Angel Olsen -- See Sunday
Angel Olsen -- See Sunday
Photo courtesy of Jagjaguwar

The Best Concerts to See in L.A. This Weekend

Be sure to check out our constantly updated concert calendar!

Friday, February 28

Given how the tropes of Satan, darkness and destruction have been run into the ground, the number of metal bands that have a truly terrifying sound is dwindling. Miami quartet Orbweaver remain part of that exclusive club. Their brand of schizophrenic death metal plays like the soundtrack to an intense psychedelic trip that ultimately takes a turn toward the demonic. Lead guitarist Sally Gates steers the band through hypnotic arrangements equally packed with sludgy heaviness and off-kilter time signatures. Just as you begin to get comfortable and lose yourself in the otherworldly riffs, vocalist Randy Piro begins screaming maniacally about how the cosmic spaceship is doomed, and if you don't launch the escape pod in time, you'll get lost in the trip forever ... or something like that. The title of their 2013 release, Strange Transmissions From the Neuralnomicon, is surprisingly appropriate.  - Jason Roche

The Haden Triplets
As if it weren't already ridiculously obvious by now, The Haden Triplets - Rachel, Petra and Tanya - come from an unusually talented family. Their brother Josh Haden leads the alt-rock band Spain, intoning moody blue ballads that have been covered by Johnny Cash, while their dad, Charlie Haden, is, of course, a legendary jazz bassist who used to back Ornette Coleman. Separately and together, bassist Rachel (That Dog, Beck, Weezer), violinist Petra (That Dog, The Decemberists) and cellist Tanya (Silversun Pickups, Let's Go Sailing) have been wildly prolific, but something wonderfully strange and enchanting occurs when they put their heads and voices together as The Haden Triplets. On their just-released self-titled album (via Jack White's Third Man Records), producer Ry Cooder keeps the focus on the sisters' close, rich harmonies on folk and roots standards by The Louvin Brothers, Bill Monroe and The Carter Family. - Falling James

Saturday, March 1

Lord Huron
Lord Huron exist way out West, on the new frontier (or perhaps a vintage idea of the new frontier), where there is nothing but space as far as the eyes can see. Hailing from Michigan (hence the Great Lake moniker), singer and founding member Ben Schneider has had his fair share of eye-opening world travel while on tour, but he currently resides here in Los Angeles. His genial demeanor is manifest in Lord Huron's sweetly epic American folk, as heard on the band's 2012 debut, Lonesome Dreams. The album is a pleasant, spacious soundscape with a smooth folk and world-music alchemy that sounds like off-the-beaten-path adventure. The album's title (and the titles of all of its songs) are taken from George Ranger Johnson's "Lonesome Dreams" stories, which are all the product of Schneider's imagination. Lord Huron's Superdudes Abroad tour concludes with this two-night takeover at the Fonda with fellow local dreamers Superhumanoids. Also Friday, Feb. 28. - Britt Witt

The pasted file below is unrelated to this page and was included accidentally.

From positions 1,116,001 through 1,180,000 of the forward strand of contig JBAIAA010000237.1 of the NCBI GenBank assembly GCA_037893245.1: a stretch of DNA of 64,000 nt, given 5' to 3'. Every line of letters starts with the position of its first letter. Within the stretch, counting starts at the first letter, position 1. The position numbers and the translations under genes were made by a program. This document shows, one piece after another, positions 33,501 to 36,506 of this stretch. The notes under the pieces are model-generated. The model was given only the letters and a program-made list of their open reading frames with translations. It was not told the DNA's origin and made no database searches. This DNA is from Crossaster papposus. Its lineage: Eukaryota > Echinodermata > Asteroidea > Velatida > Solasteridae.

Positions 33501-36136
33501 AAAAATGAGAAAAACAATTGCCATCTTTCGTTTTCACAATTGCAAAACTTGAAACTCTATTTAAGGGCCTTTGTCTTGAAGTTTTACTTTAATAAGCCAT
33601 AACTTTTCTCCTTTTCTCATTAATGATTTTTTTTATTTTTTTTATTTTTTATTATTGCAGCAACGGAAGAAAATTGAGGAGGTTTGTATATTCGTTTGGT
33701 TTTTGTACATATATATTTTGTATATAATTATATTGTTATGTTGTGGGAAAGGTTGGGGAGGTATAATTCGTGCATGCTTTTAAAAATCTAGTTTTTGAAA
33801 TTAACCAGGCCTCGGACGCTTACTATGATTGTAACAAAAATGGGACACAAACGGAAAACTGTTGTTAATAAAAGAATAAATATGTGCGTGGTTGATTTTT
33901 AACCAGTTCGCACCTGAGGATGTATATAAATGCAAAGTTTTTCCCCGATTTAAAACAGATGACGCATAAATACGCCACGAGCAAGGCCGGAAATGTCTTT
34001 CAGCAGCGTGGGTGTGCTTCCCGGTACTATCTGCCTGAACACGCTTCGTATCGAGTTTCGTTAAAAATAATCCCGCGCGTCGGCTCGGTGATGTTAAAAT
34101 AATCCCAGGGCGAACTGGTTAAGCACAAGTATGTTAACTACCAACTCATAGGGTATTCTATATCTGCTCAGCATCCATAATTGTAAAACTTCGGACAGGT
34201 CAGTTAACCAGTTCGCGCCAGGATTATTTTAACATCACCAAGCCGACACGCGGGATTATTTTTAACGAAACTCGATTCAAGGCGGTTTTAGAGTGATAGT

Danny Tenaglia
Danny Tenaglia hasn't done it all, but give him a few more years and he'll finish off whatever few lifetime achievements a dance DJ needs after decades after establishing himself as a "right place right time" kind of guy. As a kid in New York City, he got to absorb the realest deal ever at legendary dance club Paradise Garage, and as he grew from matinee roller disco sets to meeting Michael Jackson at Studio 54 and pioneering gigs at the just-starting WMC, he stretched from a selector to a producer, remixer and curator of not just a sound but a philosophy - perhaps best summed up by his famous "Be Yourself" residency at Vinyl. He shook people up in 2012 when he put himself on hiatus - apparently to beat the burnout before burnout beat him - but now he's rested and ready to return. - Chris Ziegler

Sunday, March 2

Angel Olsen
Like many pop songwriters, Angel Olsen has a pretty voice, but she uses her sweetly melodic delivery to cast unusual, moodily hypnotic spells like "White Fire," an ethereal incantation that slowly and subtly builds emotional power over its seven somberly strummed minutes. But the Chicago singer-guitarist is far more than just a languidly lulling chanteuse. On her fourth album, Burn Your Fire for No Witness, Olsen often underpins her vocal trilling with big, fuzzed-out guitars, such as "Hi-Five," where surging, vibrato-laden waves contrast with her yearning, Roy Orbison - style vocals. "We'll keep our hands, our legs, even our lips apart," she laments with a sad desperation. Olsen is even more affecting on "Forgiven/Forgotten" as she fervently and repeatedly declares "I don't know anything" amid insistent electric-guitar thrumming before adding an endearingly simple punch line, "but I love you." - Falling James

Be sure to check out our constantly updated concert calendar!

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